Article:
Sometimes it’s not clear — the way forward. Sometimes it’s not there anymore — it’s a dark foggish slug, and it just doesn’t seem worth it anymore. Sometimes you are so encapsulated in the fog that you lose the big picture — and that happens to me almost every day.
I wish I could be a success story too. One of those billboard declarations of someone who clawed their way back to life, back to normalcy, back to success. I wish that was me, that person who wins the game against all odds, but the reality is I don’t even know what the odds are, I don’t even know what game it is and I don’t even know if I’m playing anymore.
Hope is hard work you know. Everyone talks of hope as if it is some tangible thing dangling in the air, but that’s not true. Hope is not there, hope does not come to you. Sometimes you have to run to it and even then it seems out of sight. It’s a struggle. It really is a fight.
Why go through the unbearable drudgery that is life?
I have asked everyone — literally everyone — this question. Everyone including my therapist could not answer. Because there is none. Logically, what person, what rational, sane person would choose to fight and to suffer everyday for the next thousand days? Really, no logical person would.
It’s a good thing then, that humanity is not grounded in rationality and that things like hope and joy are not grounded in reason. I have thought long and hard about this question and I think this is why I fight:
I fight because trees are beautiful. They are green and lush and big and they form a canopy in the sky like an eternal house. I fight because sometimes when I breathe and look at trees my breath catches in my throat, and I want to cry because they are just so goddamn beautiful.
I fight for when I laugh with my best friends. I throw my head back and my breath comes out in incremental gasps because this giddy happiness bubbles on the inside and laughing is a way for this to escape. I fight because in those moments I learn seconds can last an eternity.
I fight for when I read math textbooks and things make sense. I fight for when I read the examples and the numbers follow this beautiful logical pattern and things finally make sense. And it does not matter that the world is unstructured and scary because math is structured, and in it I have found a world that is certain and provable.
I fight for poetry. I fight for the moment when I read a certain line and I feel something rise in me. It’s inexplicable — words that touch your soul and you feel as if some sort of fundamental truth of your existence has been discovered and printed in ink.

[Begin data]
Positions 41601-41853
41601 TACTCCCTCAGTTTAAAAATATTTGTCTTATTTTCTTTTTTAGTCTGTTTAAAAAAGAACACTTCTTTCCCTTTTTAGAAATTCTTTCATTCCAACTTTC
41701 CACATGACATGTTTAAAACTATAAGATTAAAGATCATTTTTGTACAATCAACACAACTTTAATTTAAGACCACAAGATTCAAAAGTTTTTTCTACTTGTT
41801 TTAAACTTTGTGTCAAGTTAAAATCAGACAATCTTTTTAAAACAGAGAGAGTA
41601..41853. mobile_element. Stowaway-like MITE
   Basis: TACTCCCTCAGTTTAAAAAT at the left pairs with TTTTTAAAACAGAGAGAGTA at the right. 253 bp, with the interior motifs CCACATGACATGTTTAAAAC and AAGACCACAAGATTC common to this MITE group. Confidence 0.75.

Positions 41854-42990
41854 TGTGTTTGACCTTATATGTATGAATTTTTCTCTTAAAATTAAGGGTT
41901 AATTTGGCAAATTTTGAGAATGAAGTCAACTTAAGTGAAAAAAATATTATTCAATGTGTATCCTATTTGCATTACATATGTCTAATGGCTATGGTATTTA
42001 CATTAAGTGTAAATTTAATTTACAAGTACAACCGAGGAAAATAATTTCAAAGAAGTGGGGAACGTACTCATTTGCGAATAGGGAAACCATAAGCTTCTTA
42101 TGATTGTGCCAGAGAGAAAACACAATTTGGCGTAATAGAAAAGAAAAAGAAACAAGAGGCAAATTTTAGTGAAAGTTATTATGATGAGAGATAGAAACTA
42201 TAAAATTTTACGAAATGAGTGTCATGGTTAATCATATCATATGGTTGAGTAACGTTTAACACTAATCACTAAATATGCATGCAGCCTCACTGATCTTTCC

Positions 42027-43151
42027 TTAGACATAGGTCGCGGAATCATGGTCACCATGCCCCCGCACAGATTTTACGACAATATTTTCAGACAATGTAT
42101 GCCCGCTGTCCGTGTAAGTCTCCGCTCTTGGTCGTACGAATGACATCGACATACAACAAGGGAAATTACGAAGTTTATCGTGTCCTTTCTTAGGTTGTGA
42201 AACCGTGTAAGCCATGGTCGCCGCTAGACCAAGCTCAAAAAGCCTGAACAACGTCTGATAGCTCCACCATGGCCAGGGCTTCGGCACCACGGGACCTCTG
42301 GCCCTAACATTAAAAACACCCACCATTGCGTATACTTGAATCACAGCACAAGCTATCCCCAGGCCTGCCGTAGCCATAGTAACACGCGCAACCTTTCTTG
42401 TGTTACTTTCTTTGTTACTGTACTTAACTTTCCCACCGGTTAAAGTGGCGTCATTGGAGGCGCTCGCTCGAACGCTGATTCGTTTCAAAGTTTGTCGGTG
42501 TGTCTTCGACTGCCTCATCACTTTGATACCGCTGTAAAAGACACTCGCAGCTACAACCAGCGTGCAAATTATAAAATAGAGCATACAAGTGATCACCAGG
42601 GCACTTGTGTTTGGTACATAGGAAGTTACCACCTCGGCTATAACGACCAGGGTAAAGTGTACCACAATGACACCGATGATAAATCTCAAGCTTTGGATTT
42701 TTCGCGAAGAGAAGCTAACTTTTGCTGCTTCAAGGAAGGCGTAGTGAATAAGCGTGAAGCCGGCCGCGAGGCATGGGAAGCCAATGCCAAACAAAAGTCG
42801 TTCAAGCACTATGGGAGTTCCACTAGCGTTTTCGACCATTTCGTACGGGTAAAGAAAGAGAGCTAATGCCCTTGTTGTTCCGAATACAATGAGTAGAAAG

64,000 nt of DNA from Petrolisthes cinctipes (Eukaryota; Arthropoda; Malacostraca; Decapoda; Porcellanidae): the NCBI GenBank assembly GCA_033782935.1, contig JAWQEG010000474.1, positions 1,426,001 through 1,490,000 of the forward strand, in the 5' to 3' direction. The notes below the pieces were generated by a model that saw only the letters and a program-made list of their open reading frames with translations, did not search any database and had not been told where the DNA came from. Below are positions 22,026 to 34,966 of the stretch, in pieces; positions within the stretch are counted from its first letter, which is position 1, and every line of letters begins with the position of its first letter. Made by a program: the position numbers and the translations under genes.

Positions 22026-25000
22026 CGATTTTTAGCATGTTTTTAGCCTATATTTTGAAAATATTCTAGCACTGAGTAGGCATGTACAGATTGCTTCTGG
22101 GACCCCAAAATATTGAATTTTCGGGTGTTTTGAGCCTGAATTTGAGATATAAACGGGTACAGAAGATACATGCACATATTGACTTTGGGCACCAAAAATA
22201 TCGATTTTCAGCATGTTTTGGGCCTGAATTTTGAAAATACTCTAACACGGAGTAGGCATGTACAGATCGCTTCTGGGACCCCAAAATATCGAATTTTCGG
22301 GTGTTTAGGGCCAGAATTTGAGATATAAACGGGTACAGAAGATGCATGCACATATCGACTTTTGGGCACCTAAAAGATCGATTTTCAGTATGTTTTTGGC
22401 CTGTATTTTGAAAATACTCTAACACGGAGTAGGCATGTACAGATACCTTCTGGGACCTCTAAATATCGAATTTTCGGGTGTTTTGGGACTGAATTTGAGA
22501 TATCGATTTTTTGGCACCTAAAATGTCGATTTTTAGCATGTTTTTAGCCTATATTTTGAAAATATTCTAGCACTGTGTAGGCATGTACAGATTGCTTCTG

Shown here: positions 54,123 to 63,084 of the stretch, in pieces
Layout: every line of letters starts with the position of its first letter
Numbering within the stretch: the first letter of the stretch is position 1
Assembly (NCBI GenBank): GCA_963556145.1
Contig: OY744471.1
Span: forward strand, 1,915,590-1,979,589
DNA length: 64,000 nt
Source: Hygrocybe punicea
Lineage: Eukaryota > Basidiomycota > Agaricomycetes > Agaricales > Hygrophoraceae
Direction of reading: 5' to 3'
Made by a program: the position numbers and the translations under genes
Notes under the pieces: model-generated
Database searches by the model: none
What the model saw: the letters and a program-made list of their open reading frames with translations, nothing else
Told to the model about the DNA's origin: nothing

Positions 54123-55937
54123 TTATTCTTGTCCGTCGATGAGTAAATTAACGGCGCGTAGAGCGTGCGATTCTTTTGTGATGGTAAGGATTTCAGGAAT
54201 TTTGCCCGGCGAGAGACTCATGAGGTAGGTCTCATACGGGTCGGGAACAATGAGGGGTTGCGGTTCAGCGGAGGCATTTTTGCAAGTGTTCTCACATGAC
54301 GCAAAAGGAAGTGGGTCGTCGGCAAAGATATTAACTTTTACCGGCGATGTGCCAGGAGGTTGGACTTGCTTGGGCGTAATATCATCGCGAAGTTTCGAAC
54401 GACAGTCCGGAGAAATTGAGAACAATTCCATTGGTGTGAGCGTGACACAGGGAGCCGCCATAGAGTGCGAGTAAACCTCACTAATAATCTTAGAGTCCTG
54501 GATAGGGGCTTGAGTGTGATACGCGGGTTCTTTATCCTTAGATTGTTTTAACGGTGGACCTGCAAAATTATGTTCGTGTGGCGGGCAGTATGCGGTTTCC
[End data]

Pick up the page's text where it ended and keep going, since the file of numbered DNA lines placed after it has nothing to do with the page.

I fight for writing. I fight for the sense of relief I get when something forms in my mind and there is no release except pen and paper and hands. I fight for the swirling images that line up, waiting to be poured into blotches forming words — creating coherence (hopefully) out of something that was not there before.
I fight for Karachi’s beach. I fight because it is dirty and disgusting most of the times, but in the morning when the sun touches it, the water glimmers like blue diamonds and the sand is a hot, hot golden.
I fight for kindness. Because I found kindness in people when all hope was lost.
I fight for physics. Because it is the most beautiful description of the world. I fight because forces are beautiful — that they can be represented on paper is unbelievable.
I fight because clichés are real.
I fight because I will heal. (I think.)
I fight because I will make it my life’s prerogative to ensure to the best of my ability that no one ever has to experience what I experienced with assault.
I fight because there are some who can’t.
I fight because dressing up is fun. I fight because I like seeing what a bronzer can do to my cheekbones.
I fight because... because... I don’t know.
I don’t want to fight sometimes. If I’m being honest sometimes the pain is too much to bear, and I don’t want to fight.
But I’m trying. I’m trying to find the beauty in small things. And there is so much, there is so much that is beautiful. Look around, even as I sit in the fluorescently lit B-level, I see the wood and the tiny dark grains of brown forming curves (perfect hyperbolas!!) in the mustard yellow of the table, and I find that beautiful. My J-Card string is a brilliant blue and there are stripes of a different blue showing up in tiny threads and it’s beautiful.
Life is a shit show. But some parts are beautiful. And I think that can be enough. And I hope that can be enough.
The things we carry are heavy. So lighten your load for just a tiny bit.